I’ve never seen The Seven Year Itch (although at some point, I’d like to). The phrase, according to Wikipedia, “refers to a disinterest in a monogamous relationship after seven years of marriage, has entered the popular culture, and has even been used by psychologists.” And now it will be used by the mother of an autistic teen, with an entirely different meaning.
As my son entered his second year of teenhood, which was just a couple of months ago, I began noticing something. Over the course of a few weeks’ worth of seemingly isolated incidents, I realized that Nigel, who had always been notorious for the eternally flat tone in his voice (except when angry), was suddenly speaking with inflection. And not just random variations – he actually put appropriate emphasis on the right words. His tone was starting to sound conversational! It took another week or two of me pointedly observing him talk and noting the increase of his inflection before I allowed myself to believe it. This is truly a developmental coup. It’s a milestone for the five-year-old boy who, when a child psychiatrist asked, could not say his own name. It’s a milestone for the boy who, for so many years, could only parrot lines from Disney movies or Scooby-Doo cartoons when he wanted to interact with people. He has worked so hard to achieve this.
I know that much of the increase in voice inflection has to do with the weekly social skills class that he is enrolled in at the local middle school this year. It’s a very small class, with only two other students, but I know that the two instructors have been specifically working with Nigel on his conversational skills. Whatever they’re doing – it’s effective. And he’s responding to it, which tells me that he’s ready. It’s time.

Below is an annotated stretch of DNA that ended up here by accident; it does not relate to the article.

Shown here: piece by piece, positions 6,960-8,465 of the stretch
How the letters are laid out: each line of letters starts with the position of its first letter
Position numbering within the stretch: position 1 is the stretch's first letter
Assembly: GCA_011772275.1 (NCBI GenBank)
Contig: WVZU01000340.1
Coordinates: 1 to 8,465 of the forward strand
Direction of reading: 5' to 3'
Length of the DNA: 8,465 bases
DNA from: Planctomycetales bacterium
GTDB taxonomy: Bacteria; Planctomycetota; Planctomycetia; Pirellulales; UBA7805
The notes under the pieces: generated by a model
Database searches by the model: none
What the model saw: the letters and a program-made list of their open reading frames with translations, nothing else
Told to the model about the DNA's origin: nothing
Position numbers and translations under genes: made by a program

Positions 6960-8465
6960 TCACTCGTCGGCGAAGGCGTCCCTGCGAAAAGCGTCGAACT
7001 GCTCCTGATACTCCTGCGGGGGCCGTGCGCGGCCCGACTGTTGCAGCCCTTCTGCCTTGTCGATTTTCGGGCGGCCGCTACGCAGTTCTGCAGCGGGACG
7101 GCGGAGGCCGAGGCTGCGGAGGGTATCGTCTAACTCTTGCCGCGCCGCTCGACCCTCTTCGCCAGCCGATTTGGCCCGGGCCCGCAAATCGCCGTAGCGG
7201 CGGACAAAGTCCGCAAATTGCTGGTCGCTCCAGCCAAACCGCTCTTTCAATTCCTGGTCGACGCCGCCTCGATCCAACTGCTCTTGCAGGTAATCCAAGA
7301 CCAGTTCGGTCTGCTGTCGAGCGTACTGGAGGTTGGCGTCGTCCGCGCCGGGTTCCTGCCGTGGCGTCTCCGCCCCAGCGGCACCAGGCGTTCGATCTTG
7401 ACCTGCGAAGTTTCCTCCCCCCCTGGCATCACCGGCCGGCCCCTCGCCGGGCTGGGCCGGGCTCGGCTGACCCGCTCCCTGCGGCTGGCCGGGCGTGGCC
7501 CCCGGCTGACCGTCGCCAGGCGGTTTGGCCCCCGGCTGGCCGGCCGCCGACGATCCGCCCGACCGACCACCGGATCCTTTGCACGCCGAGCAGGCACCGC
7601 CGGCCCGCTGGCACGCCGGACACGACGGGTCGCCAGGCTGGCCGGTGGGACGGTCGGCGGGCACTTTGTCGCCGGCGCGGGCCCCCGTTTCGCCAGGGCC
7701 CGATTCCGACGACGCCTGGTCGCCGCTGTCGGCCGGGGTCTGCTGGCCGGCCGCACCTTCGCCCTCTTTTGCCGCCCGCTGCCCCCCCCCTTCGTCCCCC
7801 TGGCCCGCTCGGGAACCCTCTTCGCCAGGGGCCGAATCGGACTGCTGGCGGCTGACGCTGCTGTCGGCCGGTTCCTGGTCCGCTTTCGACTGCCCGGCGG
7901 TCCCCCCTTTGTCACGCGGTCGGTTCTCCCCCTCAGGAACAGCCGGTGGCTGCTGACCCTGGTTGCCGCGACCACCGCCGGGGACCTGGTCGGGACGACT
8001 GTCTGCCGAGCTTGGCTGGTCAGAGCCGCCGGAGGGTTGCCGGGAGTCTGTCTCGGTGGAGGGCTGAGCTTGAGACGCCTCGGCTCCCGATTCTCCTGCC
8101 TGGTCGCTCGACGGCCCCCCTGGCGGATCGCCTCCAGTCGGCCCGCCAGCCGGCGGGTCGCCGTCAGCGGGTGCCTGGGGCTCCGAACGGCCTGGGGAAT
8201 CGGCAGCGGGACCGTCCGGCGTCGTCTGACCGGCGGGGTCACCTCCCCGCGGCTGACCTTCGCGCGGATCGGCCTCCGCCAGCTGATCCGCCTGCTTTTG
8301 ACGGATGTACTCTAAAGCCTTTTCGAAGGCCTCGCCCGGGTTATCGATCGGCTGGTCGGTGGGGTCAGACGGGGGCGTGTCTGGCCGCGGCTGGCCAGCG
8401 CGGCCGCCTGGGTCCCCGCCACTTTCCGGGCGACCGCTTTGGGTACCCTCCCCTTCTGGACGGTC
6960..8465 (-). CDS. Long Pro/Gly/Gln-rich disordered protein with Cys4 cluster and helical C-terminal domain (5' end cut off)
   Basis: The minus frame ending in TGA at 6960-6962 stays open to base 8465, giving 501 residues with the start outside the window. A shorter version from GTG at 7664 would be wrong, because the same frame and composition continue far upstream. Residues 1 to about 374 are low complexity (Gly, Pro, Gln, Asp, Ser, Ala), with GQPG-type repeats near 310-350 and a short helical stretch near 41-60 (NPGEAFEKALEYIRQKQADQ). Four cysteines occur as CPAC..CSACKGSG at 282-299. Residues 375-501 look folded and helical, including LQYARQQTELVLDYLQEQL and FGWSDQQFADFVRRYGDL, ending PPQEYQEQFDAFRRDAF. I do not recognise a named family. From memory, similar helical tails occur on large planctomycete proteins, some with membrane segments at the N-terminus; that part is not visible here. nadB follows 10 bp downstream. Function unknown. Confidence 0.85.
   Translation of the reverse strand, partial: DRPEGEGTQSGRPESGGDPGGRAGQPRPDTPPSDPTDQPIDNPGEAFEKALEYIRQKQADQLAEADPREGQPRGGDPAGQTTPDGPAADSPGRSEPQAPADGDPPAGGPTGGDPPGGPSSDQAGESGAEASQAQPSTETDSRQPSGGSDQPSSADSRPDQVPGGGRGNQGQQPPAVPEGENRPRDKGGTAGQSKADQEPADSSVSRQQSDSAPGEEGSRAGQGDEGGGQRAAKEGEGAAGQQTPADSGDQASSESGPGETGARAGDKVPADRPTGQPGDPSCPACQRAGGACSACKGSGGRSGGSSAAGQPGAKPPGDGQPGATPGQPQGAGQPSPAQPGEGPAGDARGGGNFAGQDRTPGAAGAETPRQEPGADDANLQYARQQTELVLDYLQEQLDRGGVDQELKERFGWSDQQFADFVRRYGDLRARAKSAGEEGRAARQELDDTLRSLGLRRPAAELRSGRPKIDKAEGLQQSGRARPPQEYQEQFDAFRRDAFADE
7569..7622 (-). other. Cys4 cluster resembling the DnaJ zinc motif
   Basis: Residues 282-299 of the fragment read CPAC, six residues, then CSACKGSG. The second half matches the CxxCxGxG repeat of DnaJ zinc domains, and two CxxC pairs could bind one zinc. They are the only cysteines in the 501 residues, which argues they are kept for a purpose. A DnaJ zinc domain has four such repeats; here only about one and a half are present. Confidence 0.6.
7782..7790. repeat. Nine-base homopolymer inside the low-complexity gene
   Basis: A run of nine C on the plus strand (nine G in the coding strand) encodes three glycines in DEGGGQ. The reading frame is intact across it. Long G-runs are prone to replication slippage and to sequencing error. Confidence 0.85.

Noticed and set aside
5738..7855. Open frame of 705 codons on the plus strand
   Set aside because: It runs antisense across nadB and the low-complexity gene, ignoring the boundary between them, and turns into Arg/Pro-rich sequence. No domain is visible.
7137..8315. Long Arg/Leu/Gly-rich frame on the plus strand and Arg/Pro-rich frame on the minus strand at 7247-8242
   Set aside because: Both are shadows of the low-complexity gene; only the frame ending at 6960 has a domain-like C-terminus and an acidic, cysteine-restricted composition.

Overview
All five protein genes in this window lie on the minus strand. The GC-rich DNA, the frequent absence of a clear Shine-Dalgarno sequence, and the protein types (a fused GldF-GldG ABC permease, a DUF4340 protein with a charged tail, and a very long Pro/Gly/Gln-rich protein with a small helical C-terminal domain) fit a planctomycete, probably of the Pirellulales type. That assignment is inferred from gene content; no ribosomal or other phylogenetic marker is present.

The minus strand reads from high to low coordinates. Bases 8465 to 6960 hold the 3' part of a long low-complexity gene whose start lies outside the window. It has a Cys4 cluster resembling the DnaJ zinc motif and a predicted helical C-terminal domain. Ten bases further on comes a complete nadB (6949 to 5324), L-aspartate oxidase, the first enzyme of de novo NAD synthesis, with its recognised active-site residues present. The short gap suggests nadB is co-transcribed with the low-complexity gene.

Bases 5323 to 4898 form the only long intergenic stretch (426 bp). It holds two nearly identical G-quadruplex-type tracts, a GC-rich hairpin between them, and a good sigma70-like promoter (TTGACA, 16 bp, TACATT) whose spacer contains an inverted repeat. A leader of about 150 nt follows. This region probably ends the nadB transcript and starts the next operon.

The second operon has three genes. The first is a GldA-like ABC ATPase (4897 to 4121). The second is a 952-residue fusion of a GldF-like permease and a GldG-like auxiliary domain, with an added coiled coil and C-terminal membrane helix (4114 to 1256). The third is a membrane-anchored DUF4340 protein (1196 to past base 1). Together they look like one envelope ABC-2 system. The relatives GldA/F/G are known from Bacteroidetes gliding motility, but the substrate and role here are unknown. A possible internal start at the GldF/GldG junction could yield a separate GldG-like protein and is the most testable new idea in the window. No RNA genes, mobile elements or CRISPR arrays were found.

What do I mean by that? That’s where my seven-year-itch theory comes into play. Over the years, I have noticed that every seven years Nigel seems to make a huge leap in various areas of his development. It’s like he has this really significant itch every seven years, and when he scratches it, he hits a milestone. For example, when he was two, his sensory issues were so severe that he had to wear a fitted hooded jacket whenever we left the house to muffle sounds and help him feel secure. When he was nine, he had a wonderful regular ed teacher (he was mainstreamed that year with an aide) who not only taught him a lot academically, he patiently encouraged Nigel to remove his hood for the first time. That was also the year that I could take Nigel into grocery stores and the occasional restaurant. Another example of his seven-year-itch is in the cognitive area. When he was three, he taught himself to read, but I was told that it was common for young children with hyperlexia to not comprehend most of what they read. Seven years later, when Nigel was ten and reading at a high school level, his comprehension was tested. It was estimated that he understood about 95% of what he was reading.
When Nigel was seven, seven years ago, he really started talking. He had some speech prior to that year, but it was mostly echolalia and scripting (a term which wasn’t used much then). He would occasionally string up to four words together to communicate, but he had trouble with syntax and pronouns, verb tenses, etc. When he was seven, something clicked. He got an itch. He started stringing together more than four words spontaneously, his syntax and verb tenses began improving, and his echolalia decreased. It was remarkable. Of course, his tone was characteristically flat and downright stoic, but that was okay. It was definitely okay with me. I figured he would always talk that way, and that was fine.
And now, seven years later, the inflection surfaces. On appropriate words, even. I am so loving this – this unexpected gift. Some seven-year-itches can be good.